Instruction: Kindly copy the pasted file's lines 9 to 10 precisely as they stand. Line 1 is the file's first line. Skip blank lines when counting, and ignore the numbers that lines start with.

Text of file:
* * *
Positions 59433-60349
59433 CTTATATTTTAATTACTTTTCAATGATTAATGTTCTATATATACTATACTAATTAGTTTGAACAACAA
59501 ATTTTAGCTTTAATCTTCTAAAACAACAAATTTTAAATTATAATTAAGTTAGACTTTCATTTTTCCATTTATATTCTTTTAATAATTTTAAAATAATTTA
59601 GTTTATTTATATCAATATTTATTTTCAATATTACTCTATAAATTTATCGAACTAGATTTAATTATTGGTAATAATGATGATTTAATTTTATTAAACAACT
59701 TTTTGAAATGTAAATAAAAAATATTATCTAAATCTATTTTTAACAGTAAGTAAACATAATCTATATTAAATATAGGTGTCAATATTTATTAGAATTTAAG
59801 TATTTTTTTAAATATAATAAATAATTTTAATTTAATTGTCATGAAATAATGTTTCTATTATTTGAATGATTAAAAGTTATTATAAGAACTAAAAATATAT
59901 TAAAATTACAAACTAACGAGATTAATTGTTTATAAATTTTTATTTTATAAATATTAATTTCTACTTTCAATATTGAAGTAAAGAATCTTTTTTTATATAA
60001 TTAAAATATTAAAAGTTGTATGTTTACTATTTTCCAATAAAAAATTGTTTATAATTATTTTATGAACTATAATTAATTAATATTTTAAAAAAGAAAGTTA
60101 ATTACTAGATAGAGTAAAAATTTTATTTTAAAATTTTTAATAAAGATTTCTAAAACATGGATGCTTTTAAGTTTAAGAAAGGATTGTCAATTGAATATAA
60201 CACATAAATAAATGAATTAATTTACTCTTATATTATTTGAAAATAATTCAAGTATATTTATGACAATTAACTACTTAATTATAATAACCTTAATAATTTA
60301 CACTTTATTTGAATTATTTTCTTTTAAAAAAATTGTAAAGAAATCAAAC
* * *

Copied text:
60101 ATTACTAGATAGAGTAAAAATTTTATTTTAAAATTTTTAATAAAGATTTCTAAAACATGGATGCTTTTAAGTTTAAGAAAGGATTGTCAATTGAATATAA
60201 CACATAAATAAATGAATTAATTTACTCTTATATTATTTGAAAATAATTCAAGTATATTTATGACAATTAACTACTTAATTATAATAACCTTAATAATTTA